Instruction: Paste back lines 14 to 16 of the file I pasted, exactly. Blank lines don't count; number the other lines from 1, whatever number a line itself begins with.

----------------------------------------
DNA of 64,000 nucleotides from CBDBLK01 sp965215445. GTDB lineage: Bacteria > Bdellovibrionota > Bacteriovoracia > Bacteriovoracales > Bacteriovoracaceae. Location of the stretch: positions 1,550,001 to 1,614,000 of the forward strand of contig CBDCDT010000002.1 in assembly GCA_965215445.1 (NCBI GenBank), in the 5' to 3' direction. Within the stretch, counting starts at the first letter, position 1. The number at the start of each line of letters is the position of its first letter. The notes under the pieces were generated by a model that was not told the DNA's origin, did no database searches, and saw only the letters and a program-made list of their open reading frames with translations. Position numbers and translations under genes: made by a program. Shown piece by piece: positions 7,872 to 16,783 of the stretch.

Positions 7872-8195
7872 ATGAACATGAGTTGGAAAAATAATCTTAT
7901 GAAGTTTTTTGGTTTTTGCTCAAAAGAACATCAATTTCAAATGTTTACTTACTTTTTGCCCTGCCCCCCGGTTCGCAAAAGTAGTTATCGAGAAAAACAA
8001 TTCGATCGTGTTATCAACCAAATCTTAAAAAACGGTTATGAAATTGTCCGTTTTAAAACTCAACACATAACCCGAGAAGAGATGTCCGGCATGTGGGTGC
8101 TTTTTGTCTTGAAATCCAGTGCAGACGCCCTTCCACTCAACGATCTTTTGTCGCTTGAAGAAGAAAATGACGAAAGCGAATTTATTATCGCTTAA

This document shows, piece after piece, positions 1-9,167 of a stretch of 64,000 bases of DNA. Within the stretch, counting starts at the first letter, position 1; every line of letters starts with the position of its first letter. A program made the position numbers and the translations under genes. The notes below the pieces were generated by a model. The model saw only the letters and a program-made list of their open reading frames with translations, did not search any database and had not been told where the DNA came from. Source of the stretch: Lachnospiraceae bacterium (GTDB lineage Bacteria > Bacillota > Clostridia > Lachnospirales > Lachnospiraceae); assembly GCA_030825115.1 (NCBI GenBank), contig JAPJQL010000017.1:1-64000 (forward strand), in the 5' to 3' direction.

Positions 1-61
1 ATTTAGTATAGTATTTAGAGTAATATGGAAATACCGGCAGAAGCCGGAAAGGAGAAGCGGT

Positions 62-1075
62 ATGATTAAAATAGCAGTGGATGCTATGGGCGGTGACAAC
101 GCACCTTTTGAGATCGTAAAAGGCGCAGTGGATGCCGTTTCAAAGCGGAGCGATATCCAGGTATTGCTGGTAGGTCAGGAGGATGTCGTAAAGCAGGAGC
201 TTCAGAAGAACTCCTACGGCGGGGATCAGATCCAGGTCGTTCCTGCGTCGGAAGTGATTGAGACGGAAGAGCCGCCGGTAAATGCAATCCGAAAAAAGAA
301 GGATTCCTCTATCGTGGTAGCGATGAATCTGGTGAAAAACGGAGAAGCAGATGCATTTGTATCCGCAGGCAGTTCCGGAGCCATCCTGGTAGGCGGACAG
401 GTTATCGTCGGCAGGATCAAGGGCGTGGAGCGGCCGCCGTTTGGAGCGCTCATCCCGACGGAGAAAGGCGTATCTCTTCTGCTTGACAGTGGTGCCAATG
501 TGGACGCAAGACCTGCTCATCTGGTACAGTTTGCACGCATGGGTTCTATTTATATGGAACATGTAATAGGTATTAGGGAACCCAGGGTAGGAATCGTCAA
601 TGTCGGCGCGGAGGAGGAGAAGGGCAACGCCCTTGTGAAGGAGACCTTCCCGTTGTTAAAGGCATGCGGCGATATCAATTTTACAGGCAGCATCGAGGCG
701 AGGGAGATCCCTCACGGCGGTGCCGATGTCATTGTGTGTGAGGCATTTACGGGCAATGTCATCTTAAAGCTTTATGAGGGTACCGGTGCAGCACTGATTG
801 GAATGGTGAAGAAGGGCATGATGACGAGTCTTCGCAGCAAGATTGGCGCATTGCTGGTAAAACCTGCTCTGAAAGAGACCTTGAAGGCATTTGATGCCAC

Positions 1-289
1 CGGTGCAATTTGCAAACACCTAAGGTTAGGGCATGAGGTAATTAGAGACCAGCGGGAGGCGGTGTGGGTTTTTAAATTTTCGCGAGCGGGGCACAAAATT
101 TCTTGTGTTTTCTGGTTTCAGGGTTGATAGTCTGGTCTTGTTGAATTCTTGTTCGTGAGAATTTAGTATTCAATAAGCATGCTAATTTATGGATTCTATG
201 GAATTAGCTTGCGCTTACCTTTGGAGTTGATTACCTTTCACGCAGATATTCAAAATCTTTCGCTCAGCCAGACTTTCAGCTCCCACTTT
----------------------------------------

301 GGATTCCTCTATCGTGGTAGCGATGAATCTGGTGAAAAACGGAGAAGCAGATGCATTTGTATCCGCAGGCAGTTCCGGAGCCATCCTGGTAGGCGGACAG
401 GTTATCGTCGGCAGGATCAAGGGCGTGGAGCGGCCGCCGTTTGGAGCGCTCATCCCGACGGAGAAAGGCGTATCTCTTCTGCTTGACAGTGGTGCCAATG
501 TGGACGCAAGACCTGCTCATCTGGTACAGTTTGCACGCATGGGTTCTATTTATATGGAACATGTAATAGGTATTAGGGAACCCAGGGTAGGAATCGTCAA